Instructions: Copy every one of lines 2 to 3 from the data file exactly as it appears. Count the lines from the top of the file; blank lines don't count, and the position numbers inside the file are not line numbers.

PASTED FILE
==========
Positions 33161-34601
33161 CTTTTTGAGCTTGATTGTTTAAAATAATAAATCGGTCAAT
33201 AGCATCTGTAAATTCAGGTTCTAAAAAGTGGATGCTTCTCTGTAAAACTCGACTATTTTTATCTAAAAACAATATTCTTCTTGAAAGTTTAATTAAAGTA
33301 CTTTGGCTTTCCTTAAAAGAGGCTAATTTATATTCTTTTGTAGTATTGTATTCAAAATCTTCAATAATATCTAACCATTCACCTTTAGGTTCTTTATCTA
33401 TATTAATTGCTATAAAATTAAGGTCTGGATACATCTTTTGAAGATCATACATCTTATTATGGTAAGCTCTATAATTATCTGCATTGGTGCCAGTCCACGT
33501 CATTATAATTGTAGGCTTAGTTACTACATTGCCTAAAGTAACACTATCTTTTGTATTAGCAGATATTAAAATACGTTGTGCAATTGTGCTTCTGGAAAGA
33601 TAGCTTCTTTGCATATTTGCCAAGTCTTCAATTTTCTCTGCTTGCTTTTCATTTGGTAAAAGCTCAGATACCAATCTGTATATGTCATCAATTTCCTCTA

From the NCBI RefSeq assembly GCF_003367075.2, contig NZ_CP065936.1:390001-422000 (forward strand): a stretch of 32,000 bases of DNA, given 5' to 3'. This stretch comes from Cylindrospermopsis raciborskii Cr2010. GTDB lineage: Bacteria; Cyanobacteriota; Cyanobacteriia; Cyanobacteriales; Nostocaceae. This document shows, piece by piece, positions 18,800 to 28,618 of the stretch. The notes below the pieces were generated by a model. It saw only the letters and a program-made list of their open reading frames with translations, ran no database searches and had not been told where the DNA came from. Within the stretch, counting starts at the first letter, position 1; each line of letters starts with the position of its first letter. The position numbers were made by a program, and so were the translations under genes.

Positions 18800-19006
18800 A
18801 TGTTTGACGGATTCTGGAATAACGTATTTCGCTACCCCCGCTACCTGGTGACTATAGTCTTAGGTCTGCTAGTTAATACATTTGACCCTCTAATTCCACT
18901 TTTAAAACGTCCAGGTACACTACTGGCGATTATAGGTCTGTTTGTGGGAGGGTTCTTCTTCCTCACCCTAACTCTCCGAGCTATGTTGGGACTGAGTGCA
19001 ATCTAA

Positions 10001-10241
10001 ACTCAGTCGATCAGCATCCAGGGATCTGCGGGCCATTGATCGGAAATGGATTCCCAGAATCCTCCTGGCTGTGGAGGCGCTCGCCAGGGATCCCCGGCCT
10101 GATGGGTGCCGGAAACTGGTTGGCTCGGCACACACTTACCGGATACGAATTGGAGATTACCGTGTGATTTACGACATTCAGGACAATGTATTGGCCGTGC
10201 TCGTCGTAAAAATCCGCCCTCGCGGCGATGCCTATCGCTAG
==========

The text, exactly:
33161 CTTTTTGAGCTTGATTGTTTAAAATAATAAATCGGTCAAT
33201 AGCATCTGTAAATTCAGGTTCTAAAAAGTGGATGCTTCTCTGTAAAACTCGACTATTTTTATCTAAAAACAATATTCTTCTTGAAAGTTTAATTAAAGTA